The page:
Id. at 12-13. (emphasis in original.)

The disciplinary hearing on the rules violation report commenced on September 20, 2007. Id. at 14. Petitioner appeared before the Senior Hearing Officer, stated he was in good health, acknowledged receipt of all reports to be used as evidence, and stated he was ready to proceed with the hearing. Id. The charges against petitioner were read to him and he acknowledged understanding those charges. Id. Petitioner pled not guilty and declined to make a statement. Id. He did not call any witnesses. Id. However, in response to questions posed by the Senior Hearing Officer, petitioner admitted that he overdosed on illegal narcotics and that the narcotics in the cell belonged to him. Id. However, he stated the narcotics were "for personal use." Id.

Petitioner was found guilty of the charged offense of distribution of heroin. Id. The decision was based on the rules violation report, petitioner's partial admission to the charge at the disciplinary hearing, and the contents of a supplemental report. Id. The supplemental report contained answers to questions posed to Correctional Officer Guzman, as follows:

a) Q1: What is your professional experience? A1: 12 years as an Officer at FSP. 3 years as an ISU Officer, during which time I received training in Drug Interdiction. I have investigated numerous drug cases, interviewed numerous inmates regarding narcotic activities, including but not limited to usable amounts, prices in prison, and common methods of trafficking.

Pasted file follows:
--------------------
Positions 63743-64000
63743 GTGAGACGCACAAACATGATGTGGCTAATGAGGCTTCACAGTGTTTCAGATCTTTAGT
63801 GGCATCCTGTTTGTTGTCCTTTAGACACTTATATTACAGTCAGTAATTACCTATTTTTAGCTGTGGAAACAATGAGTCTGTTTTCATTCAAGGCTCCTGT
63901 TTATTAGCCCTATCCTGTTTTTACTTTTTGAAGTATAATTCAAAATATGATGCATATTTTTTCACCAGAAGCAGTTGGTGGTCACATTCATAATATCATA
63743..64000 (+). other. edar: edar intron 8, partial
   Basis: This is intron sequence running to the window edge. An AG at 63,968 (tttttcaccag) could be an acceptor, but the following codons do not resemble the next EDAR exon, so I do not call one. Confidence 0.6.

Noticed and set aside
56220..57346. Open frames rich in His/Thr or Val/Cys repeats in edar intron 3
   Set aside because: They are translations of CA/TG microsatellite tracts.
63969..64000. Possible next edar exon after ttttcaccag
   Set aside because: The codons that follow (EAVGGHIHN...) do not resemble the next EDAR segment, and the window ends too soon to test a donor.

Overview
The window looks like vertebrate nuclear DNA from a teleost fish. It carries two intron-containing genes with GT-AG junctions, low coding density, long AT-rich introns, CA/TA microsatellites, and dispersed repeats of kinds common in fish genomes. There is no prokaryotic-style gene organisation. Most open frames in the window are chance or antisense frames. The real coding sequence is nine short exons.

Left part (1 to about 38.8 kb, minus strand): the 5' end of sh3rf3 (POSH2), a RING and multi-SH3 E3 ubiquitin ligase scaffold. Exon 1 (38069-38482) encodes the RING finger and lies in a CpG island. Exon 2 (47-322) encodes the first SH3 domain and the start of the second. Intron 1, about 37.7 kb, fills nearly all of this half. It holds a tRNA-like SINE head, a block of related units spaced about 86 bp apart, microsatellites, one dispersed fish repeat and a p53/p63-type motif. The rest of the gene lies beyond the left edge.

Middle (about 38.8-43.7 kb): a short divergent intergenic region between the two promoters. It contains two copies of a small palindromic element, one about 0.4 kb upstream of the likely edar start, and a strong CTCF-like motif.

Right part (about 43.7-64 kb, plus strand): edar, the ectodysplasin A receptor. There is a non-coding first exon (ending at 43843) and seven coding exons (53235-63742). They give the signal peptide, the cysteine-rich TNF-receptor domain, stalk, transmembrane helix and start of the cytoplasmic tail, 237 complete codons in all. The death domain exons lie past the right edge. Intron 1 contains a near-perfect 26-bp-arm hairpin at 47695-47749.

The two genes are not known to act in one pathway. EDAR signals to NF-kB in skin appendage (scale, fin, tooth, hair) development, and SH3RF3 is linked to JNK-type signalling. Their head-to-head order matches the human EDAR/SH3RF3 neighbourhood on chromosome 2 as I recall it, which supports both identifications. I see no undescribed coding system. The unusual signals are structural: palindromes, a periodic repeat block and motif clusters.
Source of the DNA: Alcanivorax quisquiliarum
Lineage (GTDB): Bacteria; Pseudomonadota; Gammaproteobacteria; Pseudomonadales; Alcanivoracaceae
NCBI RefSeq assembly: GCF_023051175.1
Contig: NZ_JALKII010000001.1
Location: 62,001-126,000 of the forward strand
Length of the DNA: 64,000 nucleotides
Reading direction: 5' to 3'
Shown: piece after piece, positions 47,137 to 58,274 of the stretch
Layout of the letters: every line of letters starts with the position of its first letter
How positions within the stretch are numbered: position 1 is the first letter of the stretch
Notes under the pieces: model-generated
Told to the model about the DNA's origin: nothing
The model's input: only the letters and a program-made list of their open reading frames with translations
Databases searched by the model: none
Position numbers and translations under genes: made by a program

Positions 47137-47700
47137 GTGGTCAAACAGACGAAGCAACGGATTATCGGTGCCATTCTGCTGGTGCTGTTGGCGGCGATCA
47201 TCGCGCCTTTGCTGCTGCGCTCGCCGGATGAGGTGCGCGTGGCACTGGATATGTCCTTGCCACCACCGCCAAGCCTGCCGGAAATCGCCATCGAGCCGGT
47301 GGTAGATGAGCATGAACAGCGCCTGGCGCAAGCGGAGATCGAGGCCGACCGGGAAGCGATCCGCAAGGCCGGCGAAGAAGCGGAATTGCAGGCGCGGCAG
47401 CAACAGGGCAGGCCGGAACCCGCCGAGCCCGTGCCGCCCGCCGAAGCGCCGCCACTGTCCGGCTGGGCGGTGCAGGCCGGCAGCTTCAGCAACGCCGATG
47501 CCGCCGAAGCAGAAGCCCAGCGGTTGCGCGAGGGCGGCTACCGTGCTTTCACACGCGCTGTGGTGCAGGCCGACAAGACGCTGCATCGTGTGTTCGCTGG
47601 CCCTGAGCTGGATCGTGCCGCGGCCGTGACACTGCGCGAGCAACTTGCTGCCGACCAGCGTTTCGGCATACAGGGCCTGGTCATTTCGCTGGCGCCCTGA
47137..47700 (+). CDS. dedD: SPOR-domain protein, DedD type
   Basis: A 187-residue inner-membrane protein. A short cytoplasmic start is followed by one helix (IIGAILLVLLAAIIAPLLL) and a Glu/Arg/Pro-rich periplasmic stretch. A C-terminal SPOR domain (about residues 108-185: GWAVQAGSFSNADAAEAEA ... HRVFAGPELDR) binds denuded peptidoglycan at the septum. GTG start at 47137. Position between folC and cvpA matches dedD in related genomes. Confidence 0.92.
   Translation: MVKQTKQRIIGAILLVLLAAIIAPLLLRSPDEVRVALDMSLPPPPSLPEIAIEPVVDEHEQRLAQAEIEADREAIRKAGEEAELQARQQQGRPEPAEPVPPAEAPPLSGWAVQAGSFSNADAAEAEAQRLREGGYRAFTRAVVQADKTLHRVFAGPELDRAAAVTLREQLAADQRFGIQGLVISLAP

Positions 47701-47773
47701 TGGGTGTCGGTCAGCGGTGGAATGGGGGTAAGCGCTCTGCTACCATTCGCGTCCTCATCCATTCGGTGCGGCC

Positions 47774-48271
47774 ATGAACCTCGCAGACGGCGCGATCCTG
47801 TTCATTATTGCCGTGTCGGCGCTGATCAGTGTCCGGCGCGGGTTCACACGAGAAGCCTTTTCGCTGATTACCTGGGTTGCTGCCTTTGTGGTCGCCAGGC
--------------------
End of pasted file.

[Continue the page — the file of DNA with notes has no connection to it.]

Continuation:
b) Q2: In your experience as a Drug Interdiction Officer, what determines the charge of possession versus distribution? A2: A common amount for an inmate to purchase for personal consumption would be a small amount such as a $50.00 paper or piece.

c) Q3: What is the typical amount an individual inmate would have in their possession for personal use? A3: The amount Inmate BARBOZA was caught in possession was worth approximately $600.00 (3 grams) it could be cut and sold for much more.

Id. at 15. As a result of his conviction, petitioner was assessed a 180 day credit forfeiture and was placed on mandatory drug testing. Id. at 16.

On November 19, 2008, petitioner challenged his disciplinary conviction in a petition for writ of habeas corpus filed in the California Superior Court. Dckt. 11-1. The Superior Court denied the petition, reasoning as follows:

Petitioner is challenging the outcome of disciplinary proceedings that took place with respect to 115 Rules Violation Report (RVR) log number 507-06-002. Specifically, he contends that the evidence was insufficient to support a finding of guilt for the charge of distribution of a controlled substance (Heroin) and ...